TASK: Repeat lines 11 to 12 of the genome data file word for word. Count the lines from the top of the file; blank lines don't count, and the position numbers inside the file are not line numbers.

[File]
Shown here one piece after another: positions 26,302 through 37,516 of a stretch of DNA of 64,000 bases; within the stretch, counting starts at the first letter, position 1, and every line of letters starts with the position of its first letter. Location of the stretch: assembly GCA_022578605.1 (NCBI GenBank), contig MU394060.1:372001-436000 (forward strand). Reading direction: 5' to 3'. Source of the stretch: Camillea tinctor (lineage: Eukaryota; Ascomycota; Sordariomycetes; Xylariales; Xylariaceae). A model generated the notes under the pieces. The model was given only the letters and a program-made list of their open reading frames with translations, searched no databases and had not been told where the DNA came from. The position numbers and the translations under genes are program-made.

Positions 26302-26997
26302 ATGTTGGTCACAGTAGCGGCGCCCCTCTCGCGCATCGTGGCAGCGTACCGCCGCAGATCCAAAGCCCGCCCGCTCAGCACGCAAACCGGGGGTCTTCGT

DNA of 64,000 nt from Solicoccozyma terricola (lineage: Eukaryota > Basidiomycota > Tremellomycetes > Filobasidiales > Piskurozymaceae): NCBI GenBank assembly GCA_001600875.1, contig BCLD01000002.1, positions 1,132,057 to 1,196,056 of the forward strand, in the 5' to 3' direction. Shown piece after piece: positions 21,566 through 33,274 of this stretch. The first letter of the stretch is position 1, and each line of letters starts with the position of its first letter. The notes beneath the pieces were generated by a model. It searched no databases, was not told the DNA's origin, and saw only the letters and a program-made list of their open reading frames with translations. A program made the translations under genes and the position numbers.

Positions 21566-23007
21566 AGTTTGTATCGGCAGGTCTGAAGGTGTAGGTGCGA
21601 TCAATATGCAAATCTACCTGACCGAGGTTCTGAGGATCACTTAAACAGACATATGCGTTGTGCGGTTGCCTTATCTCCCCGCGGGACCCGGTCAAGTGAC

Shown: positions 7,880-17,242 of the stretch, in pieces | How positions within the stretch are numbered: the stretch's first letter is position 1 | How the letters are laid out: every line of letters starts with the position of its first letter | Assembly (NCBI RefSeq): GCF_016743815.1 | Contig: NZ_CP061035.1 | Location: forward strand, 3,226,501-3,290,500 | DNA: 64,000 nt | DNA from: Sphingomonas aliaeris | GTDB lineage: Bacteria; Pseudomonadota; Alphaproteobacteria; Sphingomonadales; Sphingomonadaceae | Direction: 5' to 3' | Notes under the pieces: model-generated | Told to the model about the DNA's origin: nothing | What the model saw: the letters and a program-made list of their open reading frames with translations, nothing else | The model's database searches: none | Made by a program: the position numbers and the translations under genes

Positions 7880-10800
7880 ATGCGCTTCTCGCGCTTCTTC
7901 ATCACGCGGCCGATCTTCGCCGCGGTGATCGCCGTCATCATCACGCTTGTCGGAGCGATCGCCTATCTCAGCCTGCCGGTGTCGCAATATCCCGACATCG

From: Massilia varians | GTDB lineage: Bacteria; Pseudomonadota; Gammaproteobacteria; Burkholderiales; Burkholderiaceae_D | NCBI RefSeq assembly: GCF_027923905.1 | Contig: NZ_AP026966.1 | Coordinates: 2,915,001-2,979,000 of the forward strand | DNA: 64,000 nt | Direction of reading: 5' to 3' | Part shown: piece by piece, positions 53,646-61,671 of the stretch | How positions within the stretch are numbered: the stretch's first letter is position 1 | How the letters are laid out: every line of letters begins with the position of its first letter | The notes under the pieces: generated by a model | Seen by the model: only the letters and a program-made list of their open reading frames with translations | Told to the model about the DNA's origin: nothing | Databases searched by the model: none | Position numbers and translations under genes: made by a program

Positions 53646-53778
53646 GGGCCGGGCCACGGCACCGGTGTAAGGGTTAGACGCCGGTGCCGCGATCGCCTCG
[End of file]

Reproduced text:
7901 ATCACGCGGCCGATCTTCGCCGCGGTGATCGCCGTCATCATCACGCTTGTCGGAGCGATCGCCTATCTCAGCCTGCCGGTGTCGCAATATCCCGACATCG

From: Massilia varians | GTDB lineage: Bacteria; Pseudomonadota; Gammaproteobacteria; Burkholderiales; Burkholderiaceae_D | NCBI RefSeq assembly: GCF_027923905.1 | Contig: NZ_AP026966.1 | Coordinates: 2,915,001-2,979,000 of the forward strand | DNA: 64,000 nt | Direction of reading: 5' to 3' | Part shown: piece by piece, positions 53,646-61,671 of the stretch | How positions within the stretch are numbered: the stretch's first letter is position 1 | How the letters are laid out: every line of letters begins with the position of its first letter | The notes under the pieces: generated by a model | Seen by the model: only the letters and a program-made list of their open reading frames with translations | Told to the model about the DNA's origin: nothing | Databases searched by the model: none | Position numbers and translations under genes: made by a program